The bulk of these API updates have to do with control over viewership. Those who work with Facebook’s Video API can now restrict the audience of the video by age, gender, and location—for example, limited videos to people living on the East Coast to eliminate TV spoilers, or pushing a video out to users who are at least 18 years old. Also new is the ability to publish a video directly to a Page without distributing it in News Feed, and the ability to batch-upload a bunch of videos at once without having them all get pushed to News Feed at once—you can schedule videos, set a video to be featured on a Page, and program a video playlist.
Haven't seen many posts from some friends lately on Facebook? Perhaps you need to reach out directly to them.
How often you chat with someone using Facebook's Messenger app is a signal the company uses to determine how to place posts in your feed. If you haven't chatted with someone in a while on Messenger, and then you start chatting again, posts from that person might appear higher in your news feed.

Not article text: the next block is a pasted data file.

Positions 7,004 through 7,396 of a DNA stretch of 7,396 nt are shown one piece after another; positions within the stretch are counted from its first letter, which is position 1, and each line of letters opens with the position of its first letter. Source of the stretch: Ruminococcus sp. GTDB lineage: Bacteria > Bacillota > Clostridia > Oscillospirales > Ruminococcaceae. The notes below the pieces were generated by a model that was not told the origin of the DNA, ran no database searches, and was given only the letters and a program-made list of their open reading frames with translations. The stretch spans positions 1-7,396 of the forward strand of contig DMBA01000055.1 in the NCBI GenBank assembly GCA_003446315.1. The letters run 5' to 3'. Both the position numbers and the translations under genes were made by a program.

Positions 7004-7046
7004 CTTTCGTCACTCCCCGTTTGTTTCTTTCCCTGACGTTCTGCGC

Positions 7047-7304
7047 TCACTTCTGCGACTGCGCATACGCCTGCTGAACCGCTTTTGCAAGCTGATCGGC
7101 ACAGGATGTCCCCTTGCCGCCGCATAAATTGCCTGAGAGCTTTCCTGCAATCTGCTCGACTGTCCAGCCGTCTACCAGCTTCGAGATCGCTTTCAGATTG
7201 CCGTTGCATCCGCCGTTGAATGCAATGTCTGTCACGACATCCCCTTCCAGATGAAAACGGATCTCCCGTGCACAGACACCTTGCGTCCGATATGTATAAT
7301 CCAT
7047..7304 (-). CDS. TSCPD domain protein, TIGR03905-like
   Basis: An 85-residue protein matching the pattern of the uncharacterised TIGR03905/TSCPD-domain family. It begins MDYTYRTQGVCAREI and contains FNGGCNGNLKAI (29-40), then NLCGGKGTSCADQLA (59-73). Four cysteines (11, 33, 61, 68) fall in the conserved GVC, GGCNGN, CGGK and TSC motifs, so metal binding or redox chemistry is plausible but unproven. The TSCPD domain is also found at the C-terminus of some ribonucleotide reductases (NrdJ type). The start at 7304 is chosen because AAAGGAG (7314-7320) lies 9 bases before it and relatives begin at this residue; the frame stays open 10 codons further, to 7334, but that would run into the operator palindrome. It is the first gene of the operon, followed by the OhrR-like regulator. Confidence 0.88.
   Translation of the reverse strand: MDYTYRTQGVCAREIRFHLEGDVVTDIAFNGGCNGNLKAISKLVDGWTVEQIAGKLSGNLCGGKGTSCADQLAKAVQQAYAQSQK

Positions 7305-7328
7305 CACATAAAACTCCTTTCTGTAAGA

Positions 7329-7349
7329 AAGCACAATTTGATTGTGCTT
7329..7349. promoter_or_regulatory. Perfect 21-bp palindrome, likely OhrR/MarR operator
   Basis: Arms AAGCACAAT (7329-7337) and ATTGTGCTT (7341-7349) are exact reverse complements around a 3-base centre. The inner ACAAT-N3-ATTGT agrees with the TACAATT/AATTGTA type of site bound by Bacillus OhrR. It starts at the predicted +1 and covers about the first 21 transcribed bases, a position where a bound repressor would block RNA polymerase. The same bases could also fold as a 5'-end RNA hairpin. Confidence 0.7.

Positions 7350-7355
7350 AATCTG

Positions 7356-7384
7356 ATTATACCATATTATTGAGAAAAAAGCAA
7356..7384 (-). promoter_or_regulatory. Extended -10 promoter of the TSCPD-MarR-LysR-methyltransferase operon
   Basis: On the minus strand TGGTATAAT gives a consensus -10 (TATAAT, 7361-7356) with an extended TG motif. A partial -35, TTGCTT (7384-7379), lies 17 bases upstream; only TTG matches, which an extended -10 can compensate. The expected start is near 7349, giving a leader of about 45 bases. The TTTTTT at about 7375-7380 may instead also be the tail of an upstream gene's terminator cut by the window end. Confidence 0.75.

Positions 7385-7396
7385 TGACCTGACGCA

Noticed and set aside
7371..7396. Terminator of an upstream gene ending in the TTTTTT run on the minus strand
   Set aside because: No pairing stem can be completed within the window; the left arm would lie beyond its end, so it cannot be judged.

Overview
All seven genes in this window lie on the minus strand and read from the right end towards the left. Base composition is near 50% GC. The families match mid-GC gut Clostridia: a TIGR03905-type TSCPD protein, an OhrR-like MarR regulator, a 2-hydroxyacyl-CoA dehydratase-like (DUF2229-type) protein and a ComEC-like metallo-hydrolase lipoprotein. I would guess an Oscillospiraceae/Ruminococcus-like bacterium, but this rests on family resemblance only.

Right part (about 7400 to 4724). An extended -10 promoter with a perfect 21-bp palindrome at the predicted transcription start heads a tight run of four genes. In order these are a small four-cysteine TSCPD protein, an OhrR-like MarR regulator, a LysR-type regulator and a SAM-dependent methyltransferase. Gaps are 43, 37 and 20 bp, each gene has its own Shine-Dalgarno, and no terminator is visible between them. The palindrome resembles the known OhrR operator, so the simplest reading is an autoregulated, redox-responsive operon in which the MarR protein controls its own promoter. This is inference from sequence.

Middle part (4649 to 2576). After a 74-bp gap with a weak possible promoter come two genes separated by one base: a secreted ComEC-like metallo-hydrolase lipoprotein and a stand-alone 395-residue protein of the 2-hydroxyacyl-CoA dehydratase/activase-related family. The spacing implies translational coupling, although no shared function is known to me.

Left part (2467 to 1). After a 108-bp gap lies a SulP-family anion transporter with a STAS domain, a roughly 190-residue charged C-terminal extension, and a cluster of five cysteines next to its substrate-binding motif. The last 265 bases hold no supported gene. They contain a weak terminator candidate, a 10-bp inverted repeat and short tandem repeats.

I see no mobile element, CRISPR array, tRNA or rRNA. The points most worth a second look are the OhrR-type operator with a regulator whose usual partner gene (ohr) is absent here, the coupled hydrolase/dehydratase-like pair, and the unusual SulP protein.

That was one piece of information shared by Facebook engineers during a session Wednesday during the company's F8 conference in San Francisco.
The algorithm Facebook uses to rank posts in people's news feeds is a complicated one, and it’s always in flux, but the session, titled “How News Feed Works,” shed light on it.
Both Glenn and Susie use their Apple TVs every single day. So we're excited about the prospect of a hardware refresh—which, let's face it, is long overdue, especially if Apple TV is destined to be a HomeKit hub, and to get advanced features like Siri. We've got some ideas for the rumored Apple streaming TV service too.
Later, we turn to the topic of what Nintendo's move into mobile gaming means for Nintendo fans, as well as people who haven't bought a Nintendo product in years. And it seems like iOS 8.3 will be out very soon, so we recap what we're expecting there, and the iOS 8 bugs that still, well, bug us.Show notes